Our tips on what to look for in ply, thread-count, and cotton types will help you find the perfect set of sheets for your bed.
Whether one settles into a bed for warmth to escape howling winter winds or desires a set of cool, breathable sheets to escape a scorching summer sun, the perfect bed sheets are paramount to a restful night of sleep. While most can be easily persuaded to swing for a more luxurious set of sheets, the labeling and thread count terminology in sheet shopping can be misleading.
Don’t rely merely on the "thread count" factor of a sheet set. Thread count is defined as the number of threads, horizontally and vertically, per square inch of a fabric. Shoppers should realize that there are many factors that affect a sheet’s thread count.
Check the ply of the fabric used in the sheets. The ply of the fabric is used to describe how many threads are wrapped together into one single thread. Single-ply fabrics use threads on their own as opposed to double-ply fabrics that are made up of two pieces of thread twisted together. So technically, a thread count of 800 could be made of only 400 double-ply threads or could contain 800 single-ply threads.
If you are looking for a heavier, more durable sheet set, choose fabric with double-ply fabric. Single-ply fabric sheets are going to appear thinner and more delicate.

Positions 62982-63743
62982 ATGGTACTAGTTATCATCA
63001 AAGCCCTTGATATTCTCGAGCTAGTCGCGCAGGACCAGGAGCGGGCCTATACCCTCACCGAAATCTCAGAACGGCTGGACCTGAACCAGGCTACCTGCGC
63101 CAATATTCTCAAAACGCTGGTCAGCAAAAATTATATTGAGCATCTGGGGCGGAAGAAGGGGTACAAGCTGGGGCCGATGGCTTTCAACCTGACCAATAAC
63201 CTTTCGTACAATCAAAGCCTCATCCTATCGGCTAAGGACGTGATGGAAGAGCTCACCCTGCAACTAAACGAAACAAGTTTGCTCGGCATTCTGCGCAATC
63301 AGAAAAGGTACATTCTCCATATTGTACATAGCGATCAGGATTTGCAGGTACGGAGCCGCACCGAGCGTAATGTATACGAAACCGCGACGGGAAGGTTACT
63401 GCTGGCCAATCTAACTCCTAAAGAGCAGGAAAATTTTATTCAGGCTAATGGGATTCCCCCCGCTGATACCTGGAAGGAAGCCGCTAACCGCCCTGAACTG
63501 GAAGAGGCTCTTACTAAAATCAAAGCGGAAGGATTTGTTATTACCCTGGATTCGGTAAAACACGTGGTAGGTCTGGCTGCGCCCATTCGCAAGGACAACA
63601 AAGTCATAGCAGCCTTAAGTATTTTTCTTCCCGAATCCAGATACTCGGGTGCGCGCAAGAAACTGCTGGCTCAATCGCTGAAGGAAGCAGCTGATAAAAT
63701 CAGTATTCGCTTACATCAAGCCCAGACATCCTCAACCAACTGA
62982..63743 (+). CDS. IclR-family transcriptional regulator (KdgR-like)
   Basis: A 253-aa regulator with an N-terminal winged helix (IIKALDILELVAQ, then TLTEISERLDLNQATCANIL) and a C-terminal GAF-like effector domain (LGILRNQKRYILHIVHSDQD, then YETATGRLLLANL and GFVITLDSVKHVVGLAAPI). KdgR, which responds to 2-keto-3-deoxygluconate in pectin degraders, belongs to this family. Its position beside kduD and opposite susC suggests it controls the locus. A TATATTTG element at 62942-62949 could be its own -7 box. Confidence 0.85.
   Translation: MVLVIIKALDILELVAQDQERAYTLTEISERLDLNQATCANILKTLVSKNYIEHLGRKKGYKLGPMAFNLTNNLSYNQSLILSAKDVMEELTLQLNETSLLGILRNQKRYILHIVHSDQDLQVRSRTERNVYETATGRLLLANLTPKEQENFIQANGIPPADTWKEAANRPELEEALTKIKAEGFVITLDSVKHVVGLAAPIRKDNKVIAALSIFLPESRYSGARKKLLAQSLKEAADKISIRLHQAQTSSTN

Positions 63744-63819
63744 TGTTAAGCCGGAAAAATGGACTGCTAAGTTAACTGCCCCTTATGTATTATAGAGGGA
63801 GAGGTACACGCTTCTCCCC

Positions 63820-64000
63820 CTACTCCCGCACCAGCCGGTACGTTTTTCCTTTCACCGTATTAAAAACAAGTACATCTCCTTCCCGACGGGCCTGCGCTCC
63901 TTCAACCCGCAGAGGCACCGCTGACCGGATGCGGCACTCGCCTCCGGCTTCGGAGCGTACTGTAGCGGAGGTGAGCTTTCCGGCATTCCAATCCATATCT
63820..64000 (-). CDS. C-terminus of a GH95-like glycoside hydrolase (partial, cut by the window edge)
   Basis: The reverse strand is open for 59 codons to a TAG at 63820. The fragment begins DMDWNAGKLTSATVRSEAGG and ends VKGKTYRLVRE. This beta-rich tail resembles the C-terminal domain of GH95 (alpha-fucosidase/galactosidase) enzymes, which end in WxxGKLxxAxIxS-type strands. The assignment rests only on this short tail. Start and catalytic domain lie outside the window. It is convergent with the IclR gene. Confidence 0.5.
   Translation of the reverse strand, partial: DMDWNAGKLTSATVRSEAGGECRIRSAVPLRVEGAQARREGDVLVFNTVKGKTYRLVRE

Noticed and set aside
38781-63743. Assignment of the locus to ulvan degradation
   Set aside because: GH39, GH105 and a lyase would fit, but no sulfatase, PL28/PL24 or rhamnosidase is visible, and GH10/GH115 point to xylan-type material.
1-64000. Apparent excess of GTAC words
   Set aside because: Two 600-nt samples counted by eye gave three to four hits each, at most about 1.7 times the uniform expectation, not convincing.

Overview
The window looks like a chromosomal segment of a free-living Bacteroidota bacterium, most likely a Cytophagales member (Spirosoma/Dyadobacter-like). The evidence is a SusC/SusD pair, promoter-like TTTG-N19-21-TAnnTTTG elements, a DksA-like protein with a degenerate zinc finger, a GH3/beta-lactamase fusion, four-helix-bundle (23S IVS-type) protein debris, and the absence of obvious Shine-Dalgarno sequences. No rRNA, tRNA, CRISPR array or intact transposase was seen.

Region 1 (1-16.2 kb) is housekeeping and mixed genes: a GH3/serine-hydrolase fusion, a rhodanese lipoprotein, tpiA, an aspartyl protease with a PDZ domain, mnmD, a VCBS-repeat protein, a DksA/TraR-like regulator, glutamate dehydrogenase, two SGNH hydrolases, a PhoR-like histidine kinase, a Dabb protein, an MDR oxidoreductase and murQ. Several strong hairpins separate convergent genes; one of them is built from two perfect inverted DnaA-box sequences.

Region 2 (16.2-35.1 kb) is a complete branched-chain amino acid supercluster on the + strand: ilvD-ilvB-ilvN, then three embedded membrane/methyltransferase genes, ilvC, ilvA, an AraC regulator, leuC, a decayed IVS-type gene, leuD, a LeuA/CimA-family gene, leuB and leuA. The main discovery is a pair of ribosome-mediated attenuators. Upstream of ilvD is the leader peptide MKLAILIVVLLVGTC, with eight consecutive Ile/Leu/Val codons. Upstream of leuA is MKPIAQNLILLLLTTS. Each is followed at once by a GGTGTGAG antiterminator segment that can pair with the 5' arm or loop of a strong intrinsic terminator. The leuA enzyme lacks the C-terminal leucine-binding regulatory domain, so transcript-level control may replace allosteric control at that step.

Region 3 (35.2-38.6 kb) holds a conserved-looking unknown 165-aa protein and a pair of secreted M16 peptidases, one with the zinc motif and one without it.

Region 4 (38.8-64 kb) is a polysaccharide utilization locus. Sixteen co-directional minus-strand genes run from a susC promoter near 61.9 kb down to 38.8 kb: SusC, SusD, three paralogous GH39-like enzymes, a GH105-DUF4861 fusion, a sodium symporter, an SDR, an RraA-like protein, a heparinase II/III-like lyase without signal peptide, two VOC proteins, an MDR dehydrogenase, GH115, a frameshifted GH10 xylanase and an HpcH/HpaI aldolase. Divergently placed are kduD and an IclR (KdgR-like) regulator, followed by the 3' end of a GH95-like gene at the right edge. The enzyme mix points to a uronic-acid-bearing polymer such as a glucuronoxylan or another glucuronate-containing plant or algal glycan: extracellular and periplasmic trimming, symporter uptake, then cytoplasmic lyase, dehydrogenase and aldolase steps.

Recognize the different types of cotton sheets. Egyptian cotton is praised for its breathability and is highly absorbent. Pima cotton, grown in the Southwest United States and in South America, is known to be long lasting and a staple in large households. Organic cotton -- grown without herbicides, pesticides, or fertilizers -- will have the mark of United States government-approved certification on the package.
Know the weave you are after. For a silk-like cotton sheet, closely woven percale sheeting is the best option. Flannel cotton sheets, with a twill weave, maintain a raised surface that delivers a fluffy appearance along with an ultra soft and cozy feel. For some stretch in your sheets, the plain-stitch knitted jersey sheet would be your best bet. And for a more luxurious appearance, the sateen weave would be appropriate with its weave construction placing most of the threads on the surface.
Test it out before buying it. Most bedding retailers have some sort of sheet samples in their stores for customers to touch before purchasing them. The perfect set of sheets comes down to two factors: the way they look in your bedroom and how they feel against your skin, so don’t rely on the labeling to tell you how the sheets feel. Give them a feel for yourself. After all, you will be spending around one-third of every day inside of them.